No one told us that LDR now stands for “Love in Duterte’s Rule.”
In a recent radio interview, the Philippine National Police, through its spokesperson Lt. Gen. Ildebrandi Usana, reiterated its thrust to combat COVID-19 by discouraging public displays of affection or PDA.
During the interview on DZMM Teleradyo, Usana explained that the due reminder comes as more commercial and recreational spaces have opened up to revive the economy, which can be ideal spots for couples to show their affections to their partners. Hugging, touching, holding hands, and kissing in public remain prohibited even as more establishments have let up, per the police.
“Kasi din po, ‘yan kasi alam naman po natin dahil nag-reopen for a while ang economy marami pong namamasyal, marami po mga tao na sadya talagang na-miss din nila ‘yung kanilang pagsasamahan,” Usana said.
“Infection happens to families, it can happen to anyone, anywhere. People should maintain being cautious from the spread of the virus. And if you love your spouse, your children, you have to be aware of the minimum health and safety protocols,” Usana added.
The reiteration of rules also coincides with reports claiming that the recent COVID-19 cases are coming from entire families, or people living in the same household. In the past week, the Philippines tallied upwards of 3,000 cases.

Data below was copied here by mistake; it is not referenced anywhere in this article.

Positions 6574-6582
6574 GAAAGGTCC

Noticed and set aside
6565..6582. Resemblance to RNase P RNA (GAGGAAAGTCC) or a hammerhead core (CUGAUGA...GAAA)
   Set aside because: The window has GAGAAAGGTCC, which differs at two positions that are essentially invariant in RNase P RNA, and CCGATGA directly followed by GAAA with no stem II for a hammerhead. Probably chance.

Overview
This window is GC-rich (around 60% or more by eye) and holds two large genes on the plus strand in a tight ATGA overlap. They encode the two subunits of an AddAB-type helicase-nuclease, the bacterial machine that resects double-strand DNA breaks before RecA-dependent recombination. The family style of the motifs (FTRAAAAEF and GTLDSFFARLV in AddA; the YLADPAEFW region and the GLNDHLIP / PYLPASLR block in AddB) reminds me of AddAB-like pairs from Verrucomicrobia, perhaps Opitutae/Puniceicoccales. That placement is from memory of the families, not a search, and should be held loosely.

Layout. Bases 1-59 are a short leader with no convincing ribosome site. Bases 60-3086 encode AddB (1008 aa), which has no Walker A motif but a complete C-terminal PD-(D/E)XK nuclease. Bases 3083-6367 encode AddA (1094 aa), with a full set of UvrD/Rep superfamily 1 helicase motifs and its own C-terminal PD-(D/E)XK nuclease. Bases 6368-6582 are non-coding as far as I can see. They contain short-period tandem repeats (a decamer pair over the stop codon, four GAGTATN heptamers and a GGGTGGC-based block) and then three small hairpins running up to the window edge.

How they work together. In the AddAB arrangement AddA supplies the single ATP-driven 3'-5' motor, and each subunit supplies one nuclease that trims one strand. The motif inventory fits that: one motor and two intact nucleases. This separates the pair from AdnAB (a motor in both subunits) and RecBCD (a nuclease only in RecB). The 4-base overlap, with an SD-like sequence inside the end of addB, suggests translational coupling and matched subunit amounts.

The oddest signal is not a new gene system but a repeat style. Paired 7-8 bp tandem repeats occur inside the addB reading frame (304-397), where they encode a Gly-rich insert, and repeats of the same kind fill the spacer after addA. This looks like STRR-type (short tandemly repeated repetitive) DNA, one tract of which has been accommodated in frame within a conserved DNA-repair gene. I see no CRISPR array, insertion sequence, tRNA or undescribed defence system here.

“Kahit naman po since the start of the restrictions, bawal naman po ang mga PDA talaga, bawal po magtabi at magkakausap nang malapitan ang sinuman, bawal po ang pagpunta sa mga matataong lugar na nagsisiksikan ang bawat isa. Alam po ng mga tao ang bawal po,“ the PNP spokesperson clarified.
“War against love”
Many took the reminder in jest. However, on Wednesday, Senate President Pro Tempore Ralph Recto seemed only to be half-joking when he chided the PNP’s pronouncement for declaring a “war against love” instead of against the pandemic. He also called these new rules during LDR, or “Love in Duterte’s Rule” as bordering “on the absurd.”
“If these are the new rules of romantic engagement during LDR—Love in Duterte’s Rule—then I believe that the President would not agree to it. If all acts of public display of affection are prohibited—harmless kisses, holding hands, hugs—then the rules border on the absurd,” Recto said.
Recto then questioned the specific nuances of the rules. He asked whether a wife holding onto her husband while back-riding on a motorcycle, or a kid doing the “mano” gesture” to their grandparents would also be apprehended.
He then expressed doubt over the need to discourage public displays of affection between couples who share the same bed.
“Ang bait naman ni COVID that it doesn’t harm couples making out in private. This is a scientific eureka moment worthy of a Nobel Prize,” the senator said in jest.
With seriousness this time, Senator Recto reproved the police’s approach: “Communication is an important tool in fighting the pandemic. Words can move – and frighten – a nation. When you wield a loud microphone, don’t treat it like a police whistle you can blow anytime.”